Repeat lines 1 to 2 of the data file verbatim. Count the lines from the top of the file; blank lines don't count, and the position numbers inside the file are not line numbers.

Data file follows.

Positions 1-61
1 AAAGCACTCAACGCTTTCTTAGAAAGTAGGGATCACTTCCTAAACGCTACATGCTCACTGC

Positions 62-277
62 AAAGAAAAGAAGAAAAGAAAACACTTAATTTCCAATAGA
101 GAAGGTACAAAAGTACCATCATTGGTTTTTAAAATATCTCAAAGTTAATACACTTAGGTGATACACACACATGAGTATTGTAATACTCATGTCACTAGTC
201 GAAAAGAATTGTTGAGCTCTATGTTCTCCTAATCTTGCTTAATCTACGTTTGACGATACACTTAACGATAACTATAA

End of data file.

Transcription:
Positions 1-61
1 AAAGCACTCAACGCTTTCTTAGAAAGTAGGGATCACTTCCTAAACGCTACATGCTCACTGC